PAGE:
The Iranian nuclear deal, and US President Donald Trump's recent decision to decertify the deal, was also discussed, with Netanyahu repeating Israel's position that if the deal is not changed, then Iran will acquire a nuclear arsenal within eight to ten years.

Following Trump's announcement last week, Russia said that there was no place in international diplomacy for aggressive rhetoric, and that his effort was doomed to fail.
Gabbay’s own colleagues reject his ‘no dismantling settlements’ remarks
Lawmakers from his own faction on Monday were quick to distance themselves from Labor chairman Avi Gabbay after he announced that he would not evacuate West Bank settlements as part of a future peace deal with the Palestinians, in what would be a major shift in policy for the center-left parties.

Zionist Union MK Tzipi Livni said Gabbay’s statement was his personal opinion, and did not reflect the position of her Hatnua party, or the Zionist Union Knesset alliance, to which the Labor party and Hatnua belong.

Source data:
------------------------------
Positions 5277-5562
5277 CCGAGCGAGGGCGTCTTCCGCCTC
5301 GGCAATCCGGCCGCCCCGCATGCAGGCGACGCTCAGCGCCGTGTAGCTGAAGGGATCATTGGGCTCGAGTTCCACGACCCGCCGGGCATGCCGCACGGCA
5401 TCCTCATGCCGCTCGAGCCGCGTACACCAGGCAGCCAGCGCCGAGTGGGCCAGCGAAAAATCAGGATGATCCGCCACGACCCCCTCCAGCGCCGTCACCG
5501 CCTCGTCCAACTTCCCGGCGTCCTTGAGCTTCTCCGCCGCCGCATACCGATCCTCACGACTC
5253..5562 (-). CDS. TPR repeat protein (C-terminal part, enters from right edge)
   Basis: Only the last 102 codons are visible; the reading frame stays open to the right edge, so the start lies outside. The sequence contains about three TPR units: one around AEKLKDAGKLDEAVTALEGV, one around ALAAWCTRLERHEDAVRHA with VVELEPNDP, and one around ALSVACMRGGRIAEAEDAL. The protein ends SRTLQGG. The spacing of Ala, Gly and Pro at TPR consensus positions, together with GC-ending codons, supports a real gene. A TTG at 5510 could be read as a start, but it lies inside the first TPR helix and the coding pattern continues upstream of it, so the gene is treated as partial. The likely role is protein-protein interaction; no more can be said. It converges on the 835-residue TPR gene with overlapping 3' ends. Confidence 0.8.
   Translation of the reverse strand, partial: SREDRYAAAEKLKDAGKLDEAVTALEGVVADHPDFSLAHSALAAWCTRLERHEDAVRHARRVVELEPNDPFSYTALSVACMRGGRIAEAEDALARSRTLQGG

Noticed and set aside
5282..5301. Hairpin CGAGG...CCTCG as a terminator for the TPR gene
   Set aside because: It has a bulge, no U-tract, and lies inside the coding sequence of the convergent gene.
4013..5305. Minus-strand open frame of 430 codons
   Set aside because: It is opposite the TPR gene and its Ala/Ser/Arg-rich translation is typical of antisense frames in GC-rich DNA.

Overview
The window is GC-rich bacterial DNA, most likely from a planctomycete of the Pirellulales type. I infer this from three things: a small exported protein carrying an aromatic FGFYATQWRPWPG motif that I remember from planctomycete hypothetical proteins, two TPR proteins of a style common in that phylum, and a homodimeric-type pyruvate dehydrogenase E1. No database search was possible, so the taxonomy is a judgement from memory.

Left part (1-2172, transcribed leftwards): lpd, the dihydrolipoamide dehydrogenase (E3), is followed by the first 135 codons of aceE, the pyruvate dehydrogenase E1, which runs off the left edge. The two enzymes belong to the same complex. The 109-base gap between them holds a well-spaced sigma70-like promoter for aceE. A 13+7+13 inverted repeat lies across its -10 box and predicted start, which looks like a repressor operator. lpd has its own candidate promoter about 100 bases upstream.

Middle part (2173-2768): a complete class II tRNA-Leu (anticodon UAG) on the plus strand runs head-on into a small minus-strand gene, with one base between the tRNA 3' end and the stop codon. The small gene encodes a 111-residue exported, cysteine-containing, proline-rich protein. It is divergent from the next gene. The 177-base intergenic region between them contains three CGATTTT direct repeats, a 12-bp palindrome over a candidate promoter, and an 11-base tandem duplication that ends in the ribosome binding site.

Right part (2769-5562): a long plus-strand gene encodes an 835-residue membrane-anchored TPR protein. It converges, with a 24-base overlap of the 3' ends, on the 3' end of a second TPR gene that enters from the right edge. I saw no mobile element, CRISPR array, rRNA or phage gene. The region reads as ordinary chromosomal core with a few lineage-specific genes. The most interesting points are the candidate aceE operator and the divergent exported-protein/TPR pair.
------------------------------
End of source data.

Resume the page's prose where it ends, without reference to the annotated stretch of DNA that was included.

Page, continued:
“The opposition to evacuating settlements is not the position of the Zionist Union,” she said.

“We have to separate from the Palestinians,” Labor MK Nachman Shai tweeted. “We will have to evacuate settlements with pain and sorrow.”

Fellow Labor MK Itzik Shmuli called the two state solution “within our own existential interest,” and said it would require some “painful” concessions on Israel’s part.

“Otherwise my generation will have to choose between a Jewish dictatorship and an Arab state.”
Report: Palestinian Teen Girl Flees to Israel to Escape 'Slave' Conditions in Forced Marriage
A 14-year-old Palestinian girl from Hebron, Fatma Sema, fled her home to Israel a few weeks ago, allegedly to escape a forced marriage in which she was living under slave-like conditions, according to a report in the Jerusalem-based Palestinian publication Al Quds.

The newspaper detailed the reasons that allegedly pushed Sema to flee, centered on what she said was a marriage that she was forced to enter because of her family’s financial distress. The events led her to try suicide multiple times, as well as several attempts to flee her husband’s home. She considered stabbing an Israeli soldier so she would be imprisoned.

According to the report, Sema was forced to marry an Arab Israeli, a Bedouin living near Beersheva. Fatma had lived in poverty with her family in Hebron with five sisters.